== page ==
“It’s not your job to worry” and other helpful advice for stressed kids

by Jean Rhodes

COVID-19 has deeply affected the lives of children, many of whom are struggling to understand what is happening in their families and communities. They may be grieving losses, missing friends, worried about loved ones, and struggling to hold it together.  And, just when emotional support is most needed, school closings have cut off an essential life line for mental health care. Indeed, the school counselors, nurses, and social workers are typically the first line of defense for children who are struggling emotionally. Nearly all students who ever obtain mental health services receive them at school. American youth are twenty times more likely to receive their mental health care in schools than in mental health centers in their communities. Volunteer mentors and other caring adults can help to compensate for this lost support, guidance, and extend the support of overburdened families.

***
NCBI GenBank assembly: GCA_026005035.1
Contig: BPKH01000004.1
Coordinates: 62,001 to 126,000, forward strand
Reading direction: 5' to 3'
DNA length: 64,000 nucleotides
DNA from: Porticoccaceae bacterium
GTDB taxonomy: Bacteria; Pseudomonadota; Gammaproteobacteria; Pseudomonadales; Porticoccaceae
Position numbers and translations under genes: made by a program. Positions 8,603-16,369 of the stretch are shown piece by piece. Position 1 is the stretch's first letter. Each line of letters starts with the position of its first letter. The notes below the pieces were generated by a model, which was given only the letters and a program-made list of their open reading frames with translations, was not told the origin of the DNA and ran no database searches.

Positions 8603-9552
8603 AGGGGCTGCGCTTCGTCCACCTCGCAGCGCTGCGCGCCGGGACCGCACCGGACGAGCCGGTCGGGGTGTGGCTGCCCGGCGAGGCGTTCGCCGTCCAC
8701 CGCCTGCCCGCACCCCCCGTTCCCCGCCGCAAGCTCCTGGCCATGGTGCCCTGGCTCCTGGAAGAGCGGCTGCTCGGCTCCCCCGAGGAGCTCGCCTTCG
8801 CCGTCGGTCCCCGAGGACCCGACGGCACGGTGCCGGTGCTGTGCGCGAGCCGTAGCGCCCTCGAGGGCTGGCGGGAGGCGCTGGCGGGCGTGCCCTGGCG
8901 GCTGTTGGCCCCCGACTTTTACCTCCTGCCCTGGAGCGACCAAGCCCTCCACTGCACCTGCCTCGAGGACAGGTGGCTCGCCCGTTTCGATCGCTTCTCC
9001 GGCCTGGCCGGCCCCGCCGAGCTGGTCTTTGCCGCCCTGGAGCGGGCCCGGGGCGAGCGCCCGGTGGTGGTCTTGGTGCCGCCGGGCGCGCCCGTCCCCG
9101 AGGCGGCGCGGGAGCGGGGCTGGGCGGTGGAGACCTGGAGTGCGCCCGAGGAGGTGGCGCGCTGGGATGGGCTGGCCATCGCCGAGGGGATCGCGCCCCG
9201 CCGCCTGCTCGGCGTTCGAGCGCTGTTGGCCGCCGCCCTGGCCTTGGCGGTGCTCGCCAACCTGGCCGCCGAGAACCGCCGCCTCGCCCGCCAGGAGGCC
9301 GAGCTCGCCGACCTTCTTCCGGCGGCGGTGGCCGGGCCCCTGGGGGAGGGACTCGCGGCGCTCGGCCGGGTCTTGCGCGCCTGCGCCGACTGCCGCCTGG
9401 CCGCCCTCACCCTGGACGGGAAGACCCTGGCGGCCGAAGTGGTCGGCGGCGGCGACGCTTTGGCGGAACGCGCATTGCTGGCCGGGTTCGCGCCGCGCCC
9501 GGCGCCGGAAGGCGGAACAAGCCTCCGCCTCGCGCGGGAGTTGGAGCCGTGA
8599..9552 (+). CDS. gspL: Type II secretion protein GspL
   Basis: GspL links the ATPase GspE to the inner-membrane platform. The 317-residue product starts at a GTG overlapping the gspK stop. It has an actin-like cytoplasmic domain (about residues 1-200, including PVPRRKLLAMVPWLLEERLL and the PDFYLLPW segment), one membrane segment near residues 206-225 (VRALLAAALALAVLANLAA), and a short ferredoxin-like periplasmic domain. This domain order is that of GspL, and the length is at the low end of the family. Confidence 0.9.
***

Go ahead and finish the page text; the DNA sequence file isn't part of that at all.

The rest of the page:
To this end, the Center for Anxiety has really stepped up, providing useful articles that can be helpful in discussing COVID-19 and its effects with young people. This includes a comic strip of advice that NPR education reporter compiled by Cory Turner after asking experts what kids might want to know about the new coronavirus. To make his comic, he drew on his interviews with Tara Powell at the University of Illinois School of Social Work, Joy Osofsky at the LSU Health Sciences Center in New Orleans and Krystal Lewis at the National Institute of Mental Health.

The Center for Anxiety has also compiled some additional articles and resources that can be helpful in discussing COVID-19

Likewise, education systems, from preschools to universities, are being affected by the pandemic with  COVID-19 with students and their parents struggling to adjust to online learning. The Center for Anxiety has also curated helpful articles that parents, mentors, and other caring adults can use to provide support for students.

Many children and families may be also experiencing cabin fever and looking for new activities. The Center has curated kid-friendly sites that provide virtual access to museums, zoos, and other interesting places.

Finally, the Center has provided articles with expert advice for helping young people reduce their anxiety and uncertainty related to COVID-19.